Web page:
Furthermore, being open with ourselves and with each other also opened us to the mercies of Christ’s companionship on this difficult journey; and the sense of God’s ‘peace that passes all understanding’ holding us safe, even in the awfulness of his deteriorating health. In contrast, some of his clergy couldn’t accept he might die; and, in being adamant he must be miraculously healed, cut themselves off from the profound grace and holy consolation that coloured our lives.

Similarly, the former Archbishop of Wales, Barry Morgan, spoke movingly at his last Governing Body before retirement, of the need to talk more, from the experience of his wife’s cancer, and death the previous January. Her insistence on facing it, naming it, and owning it had enabled her, and so enabled both of them, to live with greater fullness of life in the time they had.

So what is the ‘flourishing’ that God calls us to enjoy in life? We must beware any idealised concept of the autonomous individual of Western late modernity, exercising agency and free choice through self-sufficiency, self-determination and economic productivity: a one-size-fits-all chimera, abstracted from life’s realities, and a very far cry from so many on our planet.

As Christians, we need a well-grounded, nuanced, theological understanding which embraces us all in all our variety, and which is anchored by the helpless newborn infant and the dying man on the cross. Redemption comes through God’s vulnerability, suffering and death, and is often more powerfully known in our weakness than our strength, in our darkness and failure, suffering and struggle, than in our ostensible successfulness.

What understanding of humanity is implicit in public debate on dying and death? How close are Christian and secular understandings of human dignity, mercy, even love? Is life as a ‘gift’ in any way like a Christmas present?! How do Christian concepts of choice and free will relate to secular ideas of autonomy and human rights? There is much to wrestle with, and to discuss, and we must both work with, and critique, contemporary cultural vocabulary.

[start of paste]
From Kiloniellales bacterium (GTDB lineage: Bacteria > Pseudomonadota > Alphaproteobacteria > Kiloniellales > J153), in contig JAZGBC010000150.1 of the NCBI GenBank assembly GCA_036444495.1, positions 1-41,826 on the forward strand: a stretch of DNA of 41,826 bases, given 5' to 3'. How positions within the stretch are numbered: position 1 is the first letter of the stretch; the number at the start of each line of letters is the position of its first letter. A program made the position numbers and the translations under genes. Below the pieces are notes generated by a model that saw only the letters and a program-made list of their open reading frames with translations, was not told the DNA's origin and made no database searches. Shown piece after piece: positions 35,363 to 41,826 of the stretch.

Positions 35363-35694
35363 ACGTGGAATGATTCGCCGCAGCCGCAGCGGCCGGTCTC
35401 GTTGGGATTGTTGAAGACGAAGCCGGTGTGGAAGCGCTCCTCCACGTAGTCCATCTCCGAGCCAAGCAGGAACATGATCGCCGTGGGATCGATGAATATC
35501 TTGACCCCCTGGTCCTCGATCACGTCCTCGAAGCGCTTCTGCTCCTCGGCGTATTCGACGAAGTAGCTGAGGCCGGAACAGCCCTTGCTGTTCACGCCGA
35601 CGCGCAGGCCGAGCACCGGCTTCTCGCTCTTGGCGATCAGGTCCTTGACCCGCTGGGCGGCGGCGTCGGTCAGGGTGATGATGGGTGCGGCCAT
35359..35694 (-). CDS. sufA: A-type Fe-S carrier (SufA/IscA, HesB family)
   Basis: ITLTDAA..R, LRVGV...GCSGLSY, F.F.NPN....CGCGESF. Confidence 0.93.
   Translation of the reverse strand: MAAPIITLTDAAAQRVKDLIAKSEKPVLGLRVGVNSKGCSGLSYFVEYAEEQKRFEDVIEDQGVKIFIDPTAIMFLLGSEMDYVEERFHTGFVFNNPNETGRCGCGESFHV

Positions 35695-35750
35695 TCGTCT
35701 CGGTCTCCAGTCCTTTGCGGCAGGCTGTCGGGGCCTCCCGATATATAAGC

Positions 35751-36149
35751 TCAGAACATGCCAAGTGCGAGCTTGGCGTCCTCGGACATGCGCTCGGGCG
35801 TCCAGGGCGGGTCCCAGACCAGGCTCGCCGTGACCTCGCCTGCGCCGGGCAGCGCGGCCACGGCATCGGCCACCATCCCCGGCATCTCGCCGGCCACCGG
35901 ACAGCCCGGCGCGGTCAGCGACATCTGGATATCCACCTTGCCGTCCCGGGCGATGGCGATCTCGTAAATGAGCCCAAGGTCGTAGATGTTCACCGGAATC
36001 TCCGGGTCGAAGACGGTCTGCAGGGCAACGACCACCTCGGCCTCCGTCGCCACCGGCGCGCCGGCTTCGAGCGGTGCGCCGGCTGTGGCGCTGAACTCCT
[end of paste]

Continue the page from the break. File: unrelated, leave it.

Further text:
We may live in a society that seems increasingly secular but we still remain haunted by transcendence. This was evident in the outpouring from people of all religions and none to the letter of Leonard Cohen (a practicing Jew) to his former lover Marianne as she was dying: ‘we are really so old and our bodies are falling apart and I think I will follow you very soon. Know that I am so close behind you that if you stretch out your hand, I think you can reach mine …’

Let’s be encouraged by such candour. If followers of the God who became mortal and took the path of cross and resurrection cannot help people face death, then who can? To accompany the dying is a holy calling, and connects us with the deep mysteries of God. Let us walk with the good Shepherd in the valley of the shadow, and not be afraid to look to what lies beyond.

In the words of the ancient commendation at the time of death:

Go forth upon your journey, Christian soul,
in the name of God the Father who created you;
in the name of Jesus Christ who suffered for you;
in the name of the Holy Spirit who strengthens you;
in communion with the blessed saints,
with angels and archangels and with all the heavenly host.
May you rest in peace, and may the City of God be your eternal dwelling. Amen.